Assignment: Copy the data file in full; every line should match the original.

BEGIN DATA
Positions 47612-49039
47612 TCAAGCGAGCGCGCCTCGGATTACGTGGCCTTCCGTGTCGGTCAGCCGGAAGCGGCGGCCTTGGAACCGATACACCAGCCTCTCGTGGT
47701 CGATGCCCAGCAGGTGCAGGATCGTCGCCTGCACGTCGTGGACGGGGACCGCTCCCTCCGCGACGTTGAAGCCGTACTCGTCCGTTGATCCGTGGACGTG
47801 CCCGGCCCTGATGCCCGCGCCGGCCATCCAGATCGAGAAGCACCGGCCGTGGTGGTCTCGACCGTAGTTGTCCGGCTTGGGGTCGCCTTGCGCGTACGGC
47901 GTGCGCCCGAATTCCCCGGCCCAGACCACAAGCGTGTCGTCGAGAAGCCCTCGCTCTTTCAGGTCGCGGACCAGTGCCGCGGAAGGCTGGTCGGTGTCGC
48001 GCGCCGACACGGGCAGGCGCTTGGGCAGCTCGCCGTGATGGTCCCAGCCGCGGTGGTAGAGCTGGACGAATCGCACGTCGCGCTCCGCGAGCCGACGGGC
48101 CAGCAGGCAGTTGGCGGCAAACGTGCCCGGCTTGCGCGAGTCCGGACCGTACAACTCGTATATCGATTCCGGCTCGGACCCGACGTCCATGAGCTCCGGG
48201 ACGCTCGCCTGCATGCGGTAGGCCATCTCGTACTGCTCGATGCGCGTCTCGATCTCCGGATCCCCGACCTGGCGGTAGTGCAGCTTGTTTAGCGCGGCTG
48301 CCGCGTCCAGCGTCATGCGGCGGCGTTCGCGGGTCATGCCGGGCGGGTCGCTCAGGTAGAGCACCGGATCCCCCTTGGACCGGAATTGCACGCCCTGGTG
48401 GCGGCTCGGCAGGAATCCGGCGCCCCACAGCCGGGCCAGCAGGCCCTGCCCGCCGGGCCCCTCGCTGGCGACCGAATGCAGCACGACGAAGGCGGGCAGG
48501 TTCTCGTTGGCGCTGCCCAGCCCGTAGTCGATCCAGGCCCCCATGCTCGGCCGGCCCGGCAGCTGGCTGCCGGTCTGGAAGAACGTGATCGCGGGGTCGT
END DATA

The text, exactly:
Positions 47612-49039
47612 TCAAGCGAGCGCGCCTCGGATTACGTGGCCTTCCGTGTCGGTCAGCCGGAAGCGGCGGCCTTGGAACCGATACACCAGCCTCTCGTGGT
47701 CGATGCCCAGCAGGTGCAGGATCGTCGCCTGCACGTCGTGGACGGGGACCGCTCCCTCCGCGACGTTGAAGCCGTACTCGTCCGTTGATCCGTGGACGTG
47801 CCCGGCCCTGATGCCCGCGCCGGCCATCCAGATCGAGAAGCACCGGCCGTGGTGGTCTCGACCGTAGTTGTCCGGCTTGGGGTCGCCTTGCGCGTACGGC
47901 GTGCGCCCGAATTCCCCGGCCCAGACCACAAGCGTGTCGTCGAGAAGCCCTCGCTCTTTCAGGTCGCGGACCAGTGCCGCGGAAGGCTGGTCGGTGTCGC
48001 GCGCCGACACGGGCAGGCGCTTGGGCAGCTCGCCGTGATGGTCCCAGCCGCGGTGGTAGAGCTGGACGAATCGCACGTCGCGCTCCGCGAGCCGACGGGC
48101 CAGCAGGCAGTTGGCGGCAAACGTGCCCGGCTTGCGCGAGTCCGGACCGTACAACTCGTATATCGATTCCGGCTCGGACCCGACGTCCATGAGCTCCGGG
48201 ACGCTCGCCTGCATGCGGTAGGCCATCTCGTACTGCTCGATGCGCGTCTCGATCTCCGGATCCCCGACCTGGCGGTAGTGCAGCTTGTTTAGCGCGGCTG
48301 CCGCGTCCAGCGTCATGCGGCGGCGTTCGCGGGTCATGCCGGGCGGGTCGCTCAGGTAGAGCACCGGATCCCCCTTGGACCGGAATTGCACGCCCTGGTG
48401 GCGGCTCGGCAGGAATCCGGCGCCCCACAGCCGGGCCAGCAGGCCCTGCCCGCCGGGCCCCTCGCTGGCGACCGAATGCAGCACGACGAAGGCGGGCAGG
48501 TTCTCGTTGGCGCTGCCCAGCCCGTAGTCGATCCAGGCCCCCATGCTCGGCCGGCCCGGCAGCTGGCTGCCGGTCTGGAAGAACGTGATCGCGGGGTCGT